A dog breeder who kept puppies in crates, without proper access to food, water or toys, has been jailed.
Emmanuel Paul, 37, originally from Rugby but now living in Manchester, was caught by RSPCA inspectors after a tip-off.
Warning: this story contains some distressing details and images.
Officers visited Paul’s flat in Cambridge Street, Rugby, and a second address several times in between September and November 2020.
Inspector Nichola Johnson found five cramped cat carriers containing starving puppies and no food in the flat.
An adult female dog found severely underweight and had fresh cuts which were thought to have been a result of a fight with another dog.
Shocking photos show the puppies were so malnourished the outlines of their ribs, hips and spines were showing through their skin.
Three puppies were also found in another crate and four in another which was stacked in the corner of a room.
One puppy was put down three days before the visit because of its poor condition. Paul claimed he could not afford to pay for treatment.
Paul was arrested and he admitted causing unnecessary cruelty to the dogs at Coventry Magistrates’ Court last week.
He has now been jailed for 22 weeks, banned from keeping animals for five years and must pay £2,000 in costs.
What did the RSPCA say?
Inspector Nichola Johnson told the court: “As soon as I entered the flat I could hear what sounded like a large number of puppies barking and squealing from what is the living area.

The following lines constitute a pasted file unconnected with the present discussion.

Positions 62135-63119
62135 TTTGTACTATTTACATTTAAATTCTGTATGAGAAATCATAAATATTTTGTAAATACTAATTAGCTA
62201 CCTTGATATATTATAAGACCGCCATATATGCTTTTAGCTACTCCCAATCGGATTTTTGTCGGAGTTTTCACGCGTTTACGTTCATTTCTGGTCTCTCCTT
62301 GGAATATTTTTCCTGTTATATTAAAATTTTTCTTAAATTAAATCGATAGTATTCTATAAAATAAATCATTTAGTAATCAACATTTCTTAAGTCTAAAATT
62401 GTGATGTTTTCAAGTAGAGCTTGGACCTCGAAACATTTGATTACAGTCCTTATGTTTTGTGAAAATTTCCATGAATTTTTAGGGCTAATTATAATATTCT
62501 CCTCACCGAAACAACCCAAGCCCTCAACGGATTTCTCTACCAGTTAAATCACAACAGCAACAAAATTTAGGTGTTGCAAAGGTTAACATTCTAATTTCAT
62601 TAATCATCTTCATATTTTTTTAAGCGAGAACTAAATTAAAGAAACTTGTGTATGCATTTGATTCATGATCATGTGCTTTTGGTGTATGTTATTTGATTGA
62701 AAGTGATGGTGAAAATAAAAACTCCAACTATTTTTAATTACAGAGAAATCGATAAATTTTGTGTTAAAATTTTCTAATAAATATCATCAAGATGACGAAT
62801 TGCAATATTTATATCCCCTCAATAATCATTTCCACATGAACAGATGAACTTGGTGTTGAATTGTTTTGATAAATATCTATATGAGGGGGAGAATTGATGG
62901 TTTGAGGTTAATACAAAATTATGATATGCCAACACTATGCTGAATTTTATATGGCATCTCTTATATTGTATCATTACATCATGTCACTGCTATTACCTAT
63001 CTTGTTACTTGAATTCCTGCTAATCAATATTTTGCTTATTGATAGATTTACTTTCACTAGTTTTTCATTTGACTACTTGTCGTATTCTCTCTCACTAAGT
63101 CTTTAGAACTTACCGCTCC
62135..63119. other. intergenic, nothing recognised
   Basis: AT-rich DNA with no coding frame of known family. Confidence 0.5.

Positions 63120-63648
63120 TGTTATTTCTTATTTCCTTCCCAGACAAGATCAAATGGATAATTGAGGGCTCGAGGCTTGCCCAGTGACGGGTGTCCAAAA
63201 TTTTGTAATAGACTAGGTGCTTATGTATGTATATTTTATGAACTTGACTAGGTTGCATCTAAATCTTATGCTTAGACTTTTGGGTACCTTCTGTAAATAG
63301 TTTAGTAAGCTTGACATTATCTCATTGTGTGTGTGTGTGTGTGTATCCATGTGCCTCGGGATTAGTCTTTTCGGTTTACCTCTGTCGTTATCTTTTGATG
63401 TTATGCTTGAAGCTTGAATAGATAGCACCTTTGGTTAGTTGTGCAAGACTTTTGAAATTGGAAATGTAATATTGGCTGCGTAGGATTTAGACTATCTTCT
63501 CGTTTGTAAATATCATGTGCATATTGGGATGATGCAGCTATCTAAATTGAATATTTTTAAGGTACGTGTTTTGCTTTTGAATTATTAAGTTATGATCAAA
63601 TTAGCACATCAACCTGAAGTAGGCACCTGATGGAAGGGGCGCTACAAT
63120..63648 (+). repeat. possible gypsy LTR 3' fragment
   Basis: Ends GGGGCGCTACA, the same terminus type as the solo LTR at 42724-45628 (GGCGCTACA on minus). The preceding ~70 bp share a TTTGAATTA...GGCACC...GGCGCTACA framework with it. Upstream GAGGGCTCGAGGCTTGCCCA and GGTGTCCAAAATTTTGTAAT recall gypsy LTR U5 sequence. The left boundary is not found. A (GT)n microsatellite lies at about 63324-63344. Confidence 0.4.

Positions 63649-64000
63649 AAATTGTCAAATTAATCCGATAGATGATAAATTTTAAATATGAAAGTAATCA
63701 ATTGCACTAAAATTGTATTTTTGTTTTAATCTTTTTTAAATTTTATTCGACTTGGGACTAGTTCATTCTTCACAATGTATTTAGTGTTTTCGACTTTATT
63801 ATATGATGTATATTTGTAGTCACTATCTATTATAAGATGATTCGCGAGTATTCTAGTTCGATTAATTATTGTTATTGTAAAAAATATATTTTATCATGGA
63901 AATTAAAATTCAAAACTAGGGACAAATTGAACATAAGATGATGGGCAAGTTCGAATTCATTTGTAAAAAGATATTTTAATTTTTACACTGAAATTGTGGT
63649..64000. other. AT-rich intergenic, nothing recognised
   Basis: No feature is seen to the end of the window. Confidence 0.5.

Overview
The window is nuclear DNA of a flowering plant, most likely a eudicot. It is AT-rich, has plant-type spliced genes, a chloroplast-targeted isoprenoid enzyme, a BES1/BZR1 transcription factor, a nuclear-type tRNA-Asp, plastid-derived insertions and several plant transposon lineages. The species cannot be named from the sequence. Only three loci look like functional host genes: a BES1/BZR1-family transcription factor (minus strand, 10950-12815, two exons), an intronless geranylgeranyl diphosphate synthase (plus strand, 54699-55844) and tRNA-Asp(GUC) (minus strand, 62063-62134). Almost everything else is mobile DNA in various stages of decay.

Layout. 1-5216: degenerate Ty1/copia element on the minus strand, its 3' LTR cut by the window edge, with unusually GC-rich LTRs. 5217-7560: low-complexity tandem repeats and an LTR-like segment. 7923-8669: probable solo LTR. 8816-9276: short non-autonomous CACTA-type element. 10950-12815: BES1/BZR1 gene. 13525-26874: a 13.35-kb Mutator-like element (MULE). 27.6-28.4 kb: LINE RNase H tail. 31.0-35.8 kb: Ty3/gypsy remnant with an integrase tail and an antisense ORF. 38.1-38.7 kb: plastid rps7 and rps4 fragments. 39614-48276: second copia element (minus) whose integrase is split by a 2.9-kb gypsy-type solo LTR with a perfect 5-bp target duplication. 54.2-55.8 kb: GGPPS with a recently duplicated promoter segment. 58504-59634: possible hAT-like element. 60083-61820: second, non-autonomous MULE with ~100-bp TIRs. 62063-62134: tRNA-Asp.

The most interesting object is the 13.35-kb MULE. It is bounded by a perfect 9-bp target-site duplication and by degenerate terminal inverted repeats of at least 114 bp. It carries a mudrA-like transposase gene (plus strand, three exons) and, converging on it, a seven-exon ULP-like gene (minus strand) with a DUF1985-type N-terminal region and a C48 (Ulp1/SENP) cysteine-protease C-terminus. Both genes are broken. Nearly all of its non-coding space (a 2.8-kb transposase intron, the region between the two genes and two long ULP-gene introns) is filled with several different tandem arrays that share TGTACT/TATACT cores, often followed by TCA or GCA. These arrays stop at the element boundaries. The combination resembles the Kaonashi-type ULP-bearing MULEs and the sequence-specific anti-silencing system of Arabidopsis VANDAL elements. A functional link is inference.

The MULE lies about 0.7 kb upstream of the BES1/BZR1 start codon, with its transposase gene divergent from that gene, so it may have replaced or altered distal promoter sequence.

“The smell of ammonia in the property was extremely strong.
“There was a lot of noise coming from the kitchen area and a space next to it. All I could see was some sheets covering up something.
“I began removing the sheets to find in total two black crates and five cat carriers, all containing puppies.
“None of the accommodation had water or bedding provided and were completely devoid of any toys or environmental enrichment.
“I could clearly see three puppies in one crate which were bright and alert and in reasonable bodily condition.
“I could also see clearly into the second crate which contained four puppies, which I would class as reasonable bodily condition.
“I also uncovered five cat carriers each containing a single puppy which I could not see clearly at this point.”
Paul said he’d recently run out of food and hadn’t yet had a chance to go out and get more.
When the five younger puppies were let out of the carriers, Inspector Johnson said: “It was clear to see that they were all in very thin bodily condition.
“I could see the outline of their spines, ribs and hips as they moved around the flat.
“The puppies did appear bright and alert but seemed to be searching around for something.
“I asked Mr Paul to put down some water for them. As soon as the water was on the floor all the puppies began drinking and continued until it had all gone.”
Inspector Johnson confiscated the five younger puppies and they underwent urgent vet checks.
Inspector Johnson said: “It became apparent to me that Mr Paul had a history of presenting dogs and puppies to [vets] in varying degrees of veterinary need.
“Almost every time he took an animal for attention he was unable to afford the treatment or diagnostic procedures that the examining veterinary surgeon thought was necessary.”
The remaining dogs are currently being cared for by the RSPCA while they try and rehome them.